The legal team representing Sam Bankman-Fried, the disgraced founder of FTX, has chosen not to file any post-trial motions following his conviction on federal fraud charges on November 2nd. In a letter dated December 1st to Judge Lewis A. Kaplan, Bankman-Fried’s attorneys conveyed this decision, stating, “After further consideration, we have decided not to file any post-trial motions. We reserve our rights to pursue any claims on appeal.”
The decision not to file post-trial motions suggests that Bankman-Fried’s defence is directing its efforts towards an appeal. Despite the conviction, his defence attorney, Mark Cohen, asserted Bankman-Fried’s innocence, stating, “Mr. Bankman-Fried maintains his innocence and will continue to vigorously fight the charges against him.”
The trial, spanning nearly a month, witnessed Bankman-Fried’s former associates and friends testifying against him. Allegations included providing special privileges to FTX’s sister company, Alameda Research, leading to a $65 billion line of credit misuse for real estate, political donations, and venture investments. The collapse of FTX in November 2022 left the crypto exchange indebted to customers with $8 billion.
U.S. Attorney Damian Williams characterised the case as “one of the biggest financial frauds in American history” during a press conference, emphasising the severity of the charges, stating, “This case has always been about lying, cheating, and stealing, and we have no patience for it.”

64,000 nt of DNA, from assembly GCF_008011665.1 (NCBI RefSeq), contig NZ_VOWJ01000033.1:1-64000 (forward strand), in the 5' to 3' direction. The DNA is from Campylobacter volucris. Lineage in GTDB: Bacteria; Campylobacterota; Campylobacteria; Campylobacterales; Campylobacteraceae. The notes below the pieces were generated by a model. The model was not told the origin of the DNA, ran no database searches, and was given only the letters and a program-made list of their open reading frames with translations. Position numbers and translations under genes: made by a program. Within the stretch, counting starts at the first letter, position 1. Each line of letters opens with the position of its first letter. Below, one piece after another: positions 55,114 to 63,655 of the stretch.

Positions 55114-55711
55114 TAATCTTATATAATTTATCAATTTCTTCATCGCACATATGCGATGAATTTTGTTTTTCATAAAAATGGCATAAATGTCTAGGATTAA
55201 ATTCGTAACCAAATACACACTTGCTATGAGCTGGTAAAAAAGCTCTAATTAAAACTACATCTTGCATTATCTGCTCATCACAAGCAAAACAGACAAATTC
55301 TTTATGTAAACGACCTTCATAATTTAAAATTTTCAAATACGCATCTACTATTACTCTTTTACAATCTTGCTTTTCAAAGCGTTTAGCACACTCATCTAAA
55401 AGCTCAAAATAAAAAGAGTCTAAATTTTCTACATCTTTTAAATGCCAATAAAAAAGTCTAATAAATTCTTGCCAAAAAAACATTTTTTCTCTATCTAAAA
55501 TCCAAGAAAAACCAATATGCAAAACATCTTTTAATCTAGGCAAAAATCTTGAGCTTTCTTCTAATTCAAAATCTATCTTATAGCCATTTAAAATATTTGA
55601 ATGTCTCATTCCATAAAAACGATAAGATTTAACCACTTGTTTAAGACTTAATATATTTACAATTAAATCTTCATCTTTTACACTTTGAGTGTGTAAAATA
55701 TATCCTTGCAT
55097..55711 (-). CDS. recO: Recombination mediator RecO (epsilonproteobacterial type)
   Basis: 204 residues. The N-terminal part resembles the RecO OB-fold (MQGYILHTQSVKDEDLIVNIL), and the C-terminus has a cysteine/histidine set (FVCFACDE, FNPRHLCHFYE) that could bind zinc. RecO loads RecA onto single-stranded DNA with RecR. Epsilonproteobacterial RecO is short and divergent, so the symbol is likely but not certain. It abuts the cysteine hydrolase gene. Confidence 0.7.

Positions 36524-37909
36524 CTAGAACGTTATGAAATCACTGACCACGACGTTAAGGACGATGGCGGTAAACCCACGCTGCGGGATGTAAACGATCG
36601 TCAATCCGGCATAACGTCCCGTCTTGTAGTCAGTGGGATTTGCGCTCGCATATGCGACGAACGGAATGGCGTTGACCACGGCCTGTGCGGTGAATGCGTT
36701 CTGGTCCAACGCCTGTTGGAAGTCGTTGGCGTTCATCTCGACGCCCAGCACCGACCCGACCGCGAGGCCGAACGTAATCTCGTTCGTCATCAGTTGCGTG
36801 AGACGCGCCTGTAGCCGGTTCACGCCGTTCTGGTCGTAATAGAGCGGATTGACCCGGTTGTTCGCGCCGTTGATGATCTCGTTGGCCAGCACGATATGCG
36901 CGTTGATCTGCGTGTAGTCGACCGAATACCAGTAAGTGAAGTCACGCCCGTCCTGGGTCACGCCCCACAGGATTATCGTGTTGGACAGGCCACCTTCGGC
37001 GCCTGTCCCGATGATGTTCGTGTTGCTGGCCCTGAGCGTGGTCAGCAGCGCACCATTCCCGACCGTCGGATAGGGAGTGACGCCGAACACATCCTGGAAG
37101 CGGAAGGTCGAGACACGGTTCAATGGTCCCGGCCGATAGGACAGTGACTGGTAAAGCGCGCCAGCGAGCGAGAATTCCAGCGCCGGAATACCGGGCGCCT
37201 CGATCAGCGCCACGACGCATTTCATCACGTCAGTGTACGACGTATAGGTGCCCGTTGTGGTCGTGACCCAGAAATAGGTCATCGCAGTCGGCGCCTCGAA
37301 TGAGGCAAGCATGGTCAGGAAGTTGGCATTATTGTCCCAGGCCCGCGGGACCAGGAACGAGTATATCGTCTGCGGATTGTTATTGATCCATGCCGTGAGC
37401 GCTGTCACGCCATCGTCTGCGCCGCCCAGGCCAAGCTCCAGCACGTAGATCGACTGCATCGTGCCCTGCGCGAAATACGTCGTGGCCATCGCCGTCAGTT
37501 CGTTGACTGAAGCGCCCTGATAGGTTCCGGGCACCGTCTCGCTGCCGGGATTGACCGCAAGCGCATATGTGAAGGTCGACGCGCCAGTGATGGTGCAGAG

Bankman-Fried faces a potential second trial scheduled for March 11th, 2024, pending approval from the Bahamian government. The additional charges include conspiracy to commit bank fraud, violating the Foreign Corrupt Practices Act, securities fraud against FTX investors, and operating as an unlicensed money transmitter business. Despite the impending second trial, Bankman-Fried is already facing a maximum penalty of over a century in prison, with sentencing set for March 28th, 2024.
The Department of Justice has until February 1st, 2024, to decide whether to proceed with Bankman-Fried’s second trial. The outcome remains uncertain, adding to the legal complexities surrounding the case.
Bankman-Fried’s incarceration at the Brooklyn Metropolitan Detention Center has not been without incidents, including reported attempts of extortion. Meanwhile, FTX’s financial challenges persist, with approximately $8.8 billion in liabilities. Recent transfers of $10.8 million in bitcoin assets from FTX and Alameda Research to prominent exchanges underscore the ongoing liquidation process, leaving the cryptocurrency community and financial markets in anticipation. The next hearing for Bankman-Fried is scheduled for February 8, 2024.